After four weeks, Jim knew something was wrong. The people in the "daughter" church weren't singing like they had in the old congregation.
Jim was the lay music director of our mission church. A month earlier we had begun the new congregation with eighty people, and already the attendance was over 100.
They had one problem, however-weak congregational singing. Many of Jim's members were the same people who had participated in the exhilarating worship at the mother church. There, enthusiastic singing seemed easy and natural.
"It's not the same," he said one day on his lunch hour. "What can I do?"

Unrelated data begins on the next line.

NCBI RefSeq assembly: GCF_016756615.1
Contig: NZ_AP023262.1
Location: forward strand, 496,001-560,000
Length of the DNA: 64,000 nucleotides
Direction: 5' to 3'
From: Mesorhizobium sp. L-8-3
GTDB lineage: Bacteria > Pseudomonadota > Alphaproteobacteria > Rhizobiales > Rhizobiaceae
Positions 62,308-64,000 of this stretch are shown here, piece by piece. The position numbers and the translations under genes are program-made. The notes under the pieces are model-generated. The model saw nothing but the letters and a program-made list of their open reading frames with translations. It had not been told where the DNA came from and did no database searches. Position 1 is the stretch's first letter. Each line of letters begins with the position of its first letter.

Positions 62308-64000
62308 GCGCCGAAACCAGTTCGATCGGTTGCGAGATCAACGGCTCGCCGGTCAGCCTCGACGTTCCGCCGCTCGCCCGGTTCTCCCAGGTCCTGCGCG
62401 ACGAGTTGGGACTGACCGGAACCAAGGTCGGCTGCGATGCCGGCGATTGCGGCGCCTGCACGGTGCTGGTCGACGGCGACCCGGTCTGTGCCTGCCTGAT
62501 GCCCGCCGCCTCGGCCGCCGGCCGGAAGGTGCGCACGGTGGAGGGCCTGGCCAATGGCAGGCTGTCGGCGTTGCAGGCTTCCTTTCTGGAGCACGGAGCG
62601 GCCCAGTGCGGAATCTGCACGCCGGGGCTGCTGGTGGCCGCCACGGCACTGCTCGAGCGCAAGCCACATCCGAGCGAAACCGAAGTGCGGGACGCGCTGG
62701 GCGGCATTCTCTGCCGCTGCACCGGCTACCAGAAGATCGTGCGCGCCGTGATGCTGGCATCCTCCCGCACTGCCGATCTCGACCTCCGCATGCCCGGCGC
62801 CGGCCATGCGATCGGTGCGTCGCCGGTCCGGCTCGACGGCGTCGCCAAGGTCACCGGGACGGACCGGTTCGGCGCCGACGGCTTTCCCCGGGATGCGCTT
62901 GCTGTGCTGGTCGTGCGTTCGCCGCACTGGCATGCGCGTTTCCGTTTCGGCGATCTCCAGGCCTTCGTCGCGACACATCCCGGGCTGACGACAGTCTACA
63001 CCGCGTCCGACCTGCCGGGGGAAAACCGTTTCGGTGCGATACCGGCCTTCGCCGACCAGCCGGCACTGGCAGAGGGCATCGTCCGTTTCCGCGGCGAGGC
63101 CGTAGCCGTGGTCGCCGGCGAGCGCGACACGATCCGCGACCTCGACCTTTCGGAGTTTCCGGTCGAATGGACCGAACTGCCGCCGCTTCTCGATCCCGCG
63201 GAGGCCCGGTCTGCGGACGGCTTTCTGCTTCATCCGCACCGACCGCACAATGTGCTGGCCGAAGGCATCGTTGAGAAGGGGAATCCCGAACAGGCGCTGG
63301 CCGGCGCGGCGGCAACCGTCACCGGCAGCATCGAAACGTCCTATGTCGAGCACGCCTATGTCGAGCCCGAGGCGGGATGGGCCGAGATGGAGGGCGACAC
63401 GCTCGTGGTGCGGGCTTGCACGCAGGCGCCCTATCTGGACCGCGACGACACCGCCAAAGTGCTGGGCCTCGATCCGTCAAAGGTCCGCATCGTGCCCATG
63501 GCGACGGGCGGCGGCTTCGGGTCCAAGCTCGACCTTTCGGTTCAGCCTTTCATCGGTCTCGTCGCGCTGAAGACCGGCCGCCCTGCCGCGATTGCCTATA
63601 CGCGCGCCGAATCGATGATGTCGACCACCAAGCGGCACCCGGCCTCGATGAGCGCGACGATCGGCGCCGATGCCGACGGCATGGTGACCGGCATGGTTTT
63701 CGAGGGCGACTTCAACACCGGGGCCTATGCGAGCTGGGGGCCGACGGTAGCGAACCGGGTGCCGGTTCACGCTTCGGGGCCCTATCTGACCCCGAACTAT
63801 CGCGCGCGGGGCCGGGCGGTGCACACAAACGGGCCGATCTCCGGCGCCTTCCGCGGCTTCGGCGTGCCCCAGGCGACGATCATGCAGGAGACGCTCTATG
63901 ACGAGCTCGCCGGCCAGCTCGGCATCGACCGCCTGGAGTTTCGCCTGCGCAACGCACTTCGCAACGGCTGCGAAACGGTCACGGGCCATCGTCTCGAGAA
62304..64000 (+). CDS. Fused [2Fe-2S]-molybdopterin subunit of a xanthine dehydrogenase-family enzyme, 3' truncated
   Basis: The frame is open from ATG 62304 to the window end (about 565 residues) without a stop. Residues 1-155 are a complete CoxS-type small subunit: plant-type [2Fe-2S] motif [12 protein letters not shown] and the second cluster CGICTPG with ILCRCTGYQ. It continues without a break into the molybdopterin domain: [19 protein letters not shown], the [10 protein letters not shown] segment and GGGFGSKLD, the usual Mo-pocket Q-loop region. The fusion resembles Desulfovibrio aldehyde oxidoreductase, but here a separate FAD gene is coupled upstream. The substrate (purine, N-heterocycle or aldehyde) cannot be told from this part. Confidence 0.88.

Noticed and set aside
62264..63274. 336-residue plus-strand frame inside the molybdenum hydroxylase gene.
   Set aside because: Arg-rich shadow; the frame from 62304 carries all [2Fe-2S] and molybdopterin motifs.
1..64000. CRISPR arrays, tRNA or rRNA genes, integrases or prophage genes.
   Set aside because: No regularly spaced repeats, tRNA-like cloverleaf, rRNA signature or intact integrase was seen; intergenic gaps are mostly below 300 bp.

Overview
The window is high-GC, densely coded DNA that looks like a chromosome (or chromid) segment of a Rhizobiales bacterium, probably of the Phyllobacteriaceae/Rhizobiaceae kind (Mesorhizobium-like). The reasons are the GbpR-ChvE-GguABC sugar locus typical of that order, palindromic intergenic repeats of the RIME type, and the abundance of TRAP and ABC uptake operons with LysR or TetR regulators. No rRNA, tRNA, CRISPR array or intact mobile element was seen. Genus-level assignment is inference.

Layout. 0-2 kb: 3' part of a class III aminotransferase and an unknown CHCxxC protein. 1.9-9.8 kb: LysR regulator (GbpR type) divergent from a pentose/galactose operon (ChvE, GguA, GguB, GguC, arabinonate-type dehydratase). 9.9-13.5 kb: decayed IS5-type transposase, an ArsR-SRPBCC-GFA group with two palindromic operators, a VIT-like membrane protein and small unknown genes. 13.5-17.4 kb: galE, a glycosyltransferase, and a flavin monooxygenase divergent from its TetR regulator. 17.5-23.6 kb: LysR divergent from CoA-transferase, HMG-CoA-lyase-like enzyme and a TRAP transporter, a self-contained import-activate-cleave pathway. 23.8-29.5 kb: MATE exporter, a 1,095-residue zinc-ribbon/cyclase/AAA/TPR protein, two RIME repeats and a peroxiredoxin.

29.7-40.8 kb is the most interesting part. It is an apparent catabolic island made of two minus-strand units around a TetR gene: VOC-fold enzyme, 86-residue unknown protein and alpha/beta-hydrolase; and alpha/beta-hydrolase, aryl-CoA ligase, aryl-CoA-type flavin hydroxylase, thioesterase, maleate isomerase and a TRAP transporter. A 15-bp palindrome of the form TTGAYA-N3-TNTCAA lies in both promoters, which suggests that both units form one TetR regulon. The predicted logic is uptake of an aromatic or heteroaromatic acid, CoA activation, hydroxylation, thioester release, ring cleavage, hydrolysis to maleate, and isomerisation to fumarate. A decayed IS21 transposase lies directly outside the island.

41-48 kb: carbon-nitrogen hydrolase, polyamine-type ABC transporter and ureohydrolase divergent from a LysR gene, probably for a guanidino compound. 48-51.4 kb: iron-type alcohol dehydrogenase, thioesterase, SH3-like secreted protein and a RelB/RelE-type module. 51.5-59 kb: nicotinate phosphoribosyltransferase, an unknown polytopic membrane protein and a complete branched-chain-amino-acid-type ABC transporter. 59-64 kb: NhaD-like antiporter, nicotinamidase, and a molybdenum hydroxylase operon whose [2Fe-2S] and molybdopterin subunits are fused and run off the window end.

As we talked over burgers and fries, we discovered that what we did at the mother church of 800 could be done with his 100. In fact, these principles could be adapted to almost any congregation to encourage better singing.
First, good congregational singing starts with the congregation knowing why they are singing.
Each Sunday we determine if the purpose of the service is worship, instruction, fellowship, ...1